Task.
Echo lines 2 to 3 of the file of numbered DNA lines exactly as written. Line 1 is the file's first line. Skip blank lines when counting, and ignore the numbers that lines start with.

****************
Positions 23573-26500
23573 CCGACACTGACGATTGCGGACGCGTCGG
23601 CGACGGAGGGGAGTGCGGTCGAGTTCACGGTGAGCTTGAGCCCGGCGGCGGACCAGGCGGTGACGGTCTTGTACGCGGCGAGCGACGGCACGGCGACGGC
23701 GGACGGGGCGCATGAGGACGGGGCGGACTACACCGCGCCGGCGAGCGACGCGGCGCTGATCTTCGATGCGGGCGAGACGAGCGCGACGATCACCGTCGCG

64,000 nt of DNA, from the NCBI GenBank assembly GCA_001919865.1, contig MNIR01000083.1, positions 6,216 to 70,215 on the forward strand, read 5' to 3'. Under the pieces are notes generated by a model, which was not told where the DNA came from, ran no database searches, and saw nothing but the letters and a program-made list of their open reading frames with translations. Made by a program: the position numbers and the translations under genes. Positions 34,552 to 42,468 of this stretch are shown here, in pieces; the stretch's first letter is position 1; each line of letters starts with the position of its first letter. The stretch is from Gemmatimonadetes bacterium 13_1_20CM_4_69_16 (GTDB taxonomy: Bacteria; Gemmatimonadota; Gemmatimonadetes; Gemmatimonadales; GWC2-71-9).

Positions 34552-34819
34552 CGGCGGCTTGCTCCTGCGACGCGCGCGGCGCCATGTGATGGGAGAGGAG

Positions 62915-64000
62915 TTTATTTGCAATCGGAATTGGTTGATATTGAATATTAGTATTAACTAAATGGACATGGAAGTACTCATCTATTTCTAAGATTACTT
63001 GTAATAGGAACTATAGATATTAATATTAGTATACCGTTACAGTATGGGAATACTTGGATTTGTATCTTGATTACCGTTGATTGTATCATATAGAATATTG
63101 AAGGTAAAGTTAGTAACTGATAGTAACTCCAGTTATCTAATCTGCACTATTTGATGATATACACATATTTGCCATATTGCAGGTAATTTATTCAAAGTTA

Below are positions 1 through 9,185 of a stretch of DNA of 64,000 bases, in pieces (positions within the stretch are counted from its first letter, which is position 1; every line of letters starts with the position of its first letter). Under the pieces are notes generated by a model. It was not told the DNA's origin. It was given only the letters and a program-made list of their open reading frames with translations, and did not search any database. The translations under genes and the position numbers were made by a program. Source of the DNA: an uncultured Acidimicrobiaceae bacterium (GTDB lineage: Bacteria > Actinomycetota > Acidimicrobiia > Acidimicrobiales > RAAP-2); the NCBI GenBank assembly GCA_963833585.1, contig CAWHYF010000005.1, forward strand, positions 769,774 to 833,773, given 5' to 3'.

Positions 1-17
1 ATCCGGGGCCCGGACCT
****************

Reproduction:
23573 CCGACACTGACGATTGCGGACGCGTCGG
23601 CGACGGAGGGGAGTGCGGTCGAGTTCACGGTGAGCTTGAGCCCGGCGGCGGACCAGGCGGTGACGGTCTTGTACGCGGCGAGCGACGGCACGGCGACGGC